It’s Hot Out There

By David Cruz

Heat advisories, ozone alerts. All you have to do is take a walk outside and you’ll know immediately. It’s hot. And, whether you’re laying down asphalt or working on the lawn, you have to be careful out there.

“Number one is stay hydrated,” advises William Holubek, chief medical officer at Christ Hospital in Jersey City. “Two is avoiding direct sunlight, especially between 10 a.m. and 2 p.m., the hottest time of the day. It’s best to avoid exercising outside during those times.”

Jersey City resident Dante Paul was shooting baskets with his son in Hamilton Park. They are from Texas originally and Paul said this heat was no big deal. “I’m from Texas, right,” he laughed. “This is like fall for us.”

Mike Mincey and his kids happened upon the scene, offering cold water to Paul and his son. “That was nice,” said Paul. “That was what we do in the South, a little southern hospitality on the East Coast. That was pretty cool. I was like, ‘How much do you want for this? What do I owe you?’”

Mincey, who was on his way to the municipal pool, said he was happy to offer some refreshment.

“I mean, if you need, we have a whole bucket full of ice and I’m trying to show my kids that when we share, it comes back,” he said.

As for advice to Paul and others who might be shooting hoops today, Holubek urges caution.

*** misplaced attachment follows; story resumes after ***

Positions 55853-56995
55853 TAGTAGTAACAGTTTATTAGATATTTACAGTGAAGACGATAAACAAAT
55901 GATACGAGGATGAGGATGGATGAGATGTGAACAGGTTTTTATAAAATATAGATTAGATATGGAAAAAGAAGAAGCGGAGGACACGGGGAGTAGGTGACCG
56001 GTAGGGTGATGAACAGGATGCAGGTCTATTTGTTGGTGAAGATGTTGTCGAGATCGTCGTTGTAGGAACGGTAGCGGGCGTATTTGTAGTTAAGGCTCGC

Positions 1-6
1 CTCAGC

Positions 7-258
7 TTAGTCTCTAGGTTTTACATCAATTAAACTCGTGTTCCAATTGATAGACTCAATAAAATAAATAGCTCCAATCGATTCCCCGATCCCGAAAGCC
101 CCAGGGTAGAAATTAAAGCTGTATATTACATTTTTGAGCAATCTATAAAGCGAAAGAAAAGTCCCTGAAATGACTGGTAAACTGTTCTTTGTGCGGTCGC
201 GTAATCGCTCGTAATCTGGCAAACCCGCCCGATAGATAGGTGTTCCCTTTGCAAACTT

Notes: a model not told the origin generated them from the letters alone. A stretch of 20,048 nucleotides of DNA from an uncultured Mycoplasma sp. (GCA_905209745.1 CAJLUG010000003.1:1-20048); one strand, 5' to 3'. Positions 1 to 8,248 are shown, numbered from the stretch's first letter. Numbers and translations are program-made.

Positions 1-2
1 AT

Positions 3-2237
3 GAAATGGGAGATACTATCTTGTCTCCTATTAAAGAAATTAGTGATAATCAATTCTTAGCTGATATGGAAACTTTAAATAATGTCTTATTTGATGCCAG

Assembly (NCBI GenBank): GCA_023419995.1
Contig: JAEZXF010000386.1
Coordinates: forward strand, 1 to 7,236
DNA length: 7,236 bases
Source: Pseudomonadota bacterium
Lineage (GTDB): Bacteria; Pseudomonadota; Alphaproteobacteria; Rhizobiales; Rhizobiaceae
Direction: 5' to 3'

“I think different people have different thresholds,” he said. “Your 19-, 20-year-old person, you can be out in the heat and you can sustain more than a 2-year-old or an 80-year-old.”

Dan Falcon and Abraham Feria are partners in Sail NYC, which offers sunset cruises along the Hudson. Business, says Abraham, has been pretty good.

“I love it, especially in the summer time,” said Feria. “This is a great job because I love to be on the water, and also I love to be with people who appreciate that.”

But it’s not all fun and games, obviously. The very young and the very old are especially vulnerable in extreme heat and cities like Jersey City have opened cooling centers with extended hours around town. If you feel dizzy or disoriented, get to a cool place, and officials say, reach out. There’s help available.

“We’re doing everything we can possibly to make sure that people know that it’s very dangerous, this type of heat, and the city has resources out there to help them,” said Mayor Steve Fulop.

Temps will be in the 90s through the rest of the week, with only a slight break in the humidity, but it’s summer, so take precautions, and enjoy it while you can.